News

Lincoln Park Works to Revitalize Downtown Business District

February 27, 2015

By Adrienne Roberts


For the past 60 years, Lincoln Park has been gradually losing businesses. But now the city’s Downtown Development Authority is working to build the area back up to a vibrant business district. As part of WDET’s Crossing the Lines series, Adrienne Roberts looks into redevelopment efforts in downtown Lincoln Park.

On Fort Street, right in the heart of Lincoln Park’s business district is Arturo Briones’ grocery store, Los Arcos Market. He and his wife, Jessica, moved to Lincoln Park a few years ago. Then Jessica opened up her own business called Salon 10 Hair and Beauty. And now Jessica’s mother plans to open an ice cream shop right next to her daughter’s salon.

Arturo says he feels the community has been very receptive to his business.

“It’s been pretty good man. Especially here at the store because it’s been here for so long. So it’s just not the Mexican community it’s everybody in general that has to do with Lincoln Park. People that now live in Wyandotte, you know the downriver areas they come back and check out the store because they remember it when they were little kids.”

About 60 years ago, this would not have been an unusual scenario for Lincoln Park.

Jeff Day, the curator of the Lincoln Park Historical Museum says Fort Street was once filled with small, family-owned businesses.

“It was the business district for the Downriver area actually. People from Allen Park, Taylor, Wyandotte, Southgate — a lot of them would have shopped down here on Fort Street at that time.”

But Day says the city has changed.

“Some of those businesses have survived. And I think Lincoln Park is proud of that fact. But it’s also lost a lot of businesses, especially down here in the central part of Lincoln Park.”

Now, the city’s Downtown Development Authority is working to attract more businesses, such as restaurants, bookstores, and offices to the area.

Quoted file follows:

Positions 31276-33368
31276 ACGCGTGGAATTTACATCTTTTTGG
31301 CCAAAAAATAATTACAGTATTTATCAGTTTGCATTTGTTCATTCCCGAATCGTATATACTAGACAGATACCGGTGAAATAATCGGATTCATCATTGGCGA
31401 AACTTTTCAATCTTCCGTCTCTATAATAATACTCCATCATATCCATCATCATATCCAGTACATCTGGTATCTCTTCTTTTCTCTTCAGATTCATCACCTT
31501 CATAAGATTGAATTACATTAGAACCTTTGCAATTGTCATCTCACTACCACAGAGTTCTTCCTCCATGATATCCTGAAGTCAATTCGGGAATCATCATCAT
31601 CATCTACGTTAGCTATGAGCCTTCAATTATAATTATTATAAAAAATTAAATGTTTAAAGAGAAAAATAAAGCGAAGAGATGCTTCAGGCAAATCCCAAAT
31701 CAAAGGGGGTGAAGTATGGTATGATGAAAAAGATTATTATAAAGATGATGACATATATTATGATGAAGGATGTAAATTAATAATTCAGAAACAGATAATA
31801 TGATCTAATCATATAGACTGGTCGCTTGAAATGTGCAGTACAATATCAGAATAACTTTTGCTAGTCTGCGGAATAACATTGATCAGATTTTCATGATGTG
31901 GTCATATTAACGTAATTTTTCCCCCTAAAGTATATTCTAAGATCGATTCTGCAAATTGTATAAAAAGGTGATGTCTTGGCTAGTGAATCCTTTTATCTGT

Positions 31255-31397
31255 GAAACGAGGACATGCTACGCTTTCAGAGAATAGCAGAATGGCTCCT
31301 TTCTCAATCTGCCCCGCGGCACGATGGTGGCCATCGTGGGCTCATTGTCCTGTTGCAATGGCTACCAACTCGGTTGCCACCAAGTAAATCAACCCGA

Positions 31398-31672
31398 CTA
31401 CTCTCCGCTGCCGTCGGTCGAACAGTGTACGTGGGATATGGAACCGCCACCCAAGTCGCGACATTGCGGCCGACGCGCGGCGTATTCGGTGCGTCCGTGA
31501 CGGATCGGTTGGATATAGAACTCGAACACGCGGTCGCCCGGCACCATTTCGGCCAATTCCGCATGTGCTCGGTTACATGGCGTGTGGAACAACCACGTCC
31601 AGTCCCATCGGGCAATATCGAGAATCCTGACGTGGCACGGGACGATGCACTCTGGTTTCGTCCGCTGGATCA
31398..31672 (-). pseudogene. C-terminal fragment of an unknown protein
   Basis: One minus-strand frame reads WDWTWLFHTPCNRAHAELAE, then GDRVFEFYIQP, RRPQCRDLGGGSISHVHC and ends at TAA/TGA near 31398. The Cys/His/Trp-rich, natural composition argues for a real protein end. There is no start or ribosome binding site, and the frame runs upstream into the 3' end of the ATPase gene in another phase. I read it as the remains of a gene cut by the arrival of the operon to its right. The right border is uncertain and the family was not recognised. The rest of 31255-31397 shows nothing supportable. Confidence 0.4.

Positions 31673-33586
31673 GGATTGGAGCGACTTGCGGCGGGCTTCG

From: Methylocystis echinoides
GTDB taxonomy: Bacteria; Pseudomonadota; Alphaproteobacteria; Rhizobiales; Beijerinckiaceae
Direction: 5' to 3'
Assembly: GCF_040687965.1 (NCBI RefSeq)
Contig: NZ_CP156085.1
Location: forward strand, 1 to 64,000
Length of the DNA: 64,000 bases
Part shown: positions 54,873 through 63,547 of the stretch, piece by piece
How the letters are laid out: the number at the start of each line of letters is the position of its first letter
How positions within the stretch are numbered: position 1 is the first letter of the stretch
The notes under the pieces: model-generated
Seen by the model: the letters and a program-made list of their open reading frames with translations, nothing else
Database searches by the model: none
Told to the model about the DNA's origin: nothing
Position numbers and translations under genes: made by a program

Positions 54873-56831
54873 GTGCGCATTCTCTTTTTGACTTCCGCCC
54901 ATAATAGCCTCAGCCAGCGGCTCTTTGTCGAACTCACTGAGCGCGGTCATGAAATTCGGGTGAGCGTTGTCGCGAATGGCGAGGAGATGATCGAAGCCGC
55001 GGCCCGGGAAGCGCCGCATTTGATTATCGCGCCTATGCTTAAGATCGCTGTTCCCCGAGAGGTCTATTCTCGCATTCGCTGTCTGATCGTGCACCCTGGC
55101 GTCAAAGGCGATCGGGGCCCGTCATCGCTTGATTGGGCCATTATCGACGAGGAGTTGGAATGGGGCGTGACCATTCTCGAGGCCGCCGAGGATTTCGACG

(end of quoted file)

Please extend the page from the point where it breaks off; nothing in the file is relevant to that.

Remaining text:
DDA Director Madhu Oberoi says Lincoln Park is attracting a diverse group of business owners.

“And if you go down the street you’ll see a lot of Hispanic grocery stores, hair salons, restaurants that have come up in the last year or so. We’re working with them — we’re embracing them — I think they’re great business people. They’ve even purchased properties in our city so they’re living and working here so what could be better.”

Oberoi says when she came to Lincoln Park about three years agothere was a 27 percent vacancy rate for downtown businesses. Now that number is down to about 15 percent. But, Oberoi says the work doesn’t end with attracting new businesses. She says she wants Lincoln Park to be a desirable place to live, too.

“Our plan is actually to work and get more residential in the downtown, maybe even have some of our second floors developed into residential units. So we have mixed-used developments, we have housing, we have services — and that’s the only way a downtown can thrive.”

But for Jessica Briones, family was the reason she moved to Lincoln Park.

“I used to come out here every weekend because my mom stayed out here because my mom’s been out here for about eight years so we were out here every weekend with the family so I liked it.”

Arturo feels the move was a risk that has payed off.

“I mean it works for me, ya know? It works for me. We’ve been having good business here so we’re happy with that.”

Arturo and Jessica Briones both say they enjoy living and working in Lincoln Park — business is good and their families are close. They, like many people who live in the city, are noticing positive changes downtown that give them hope that their businesses will continue to thrive.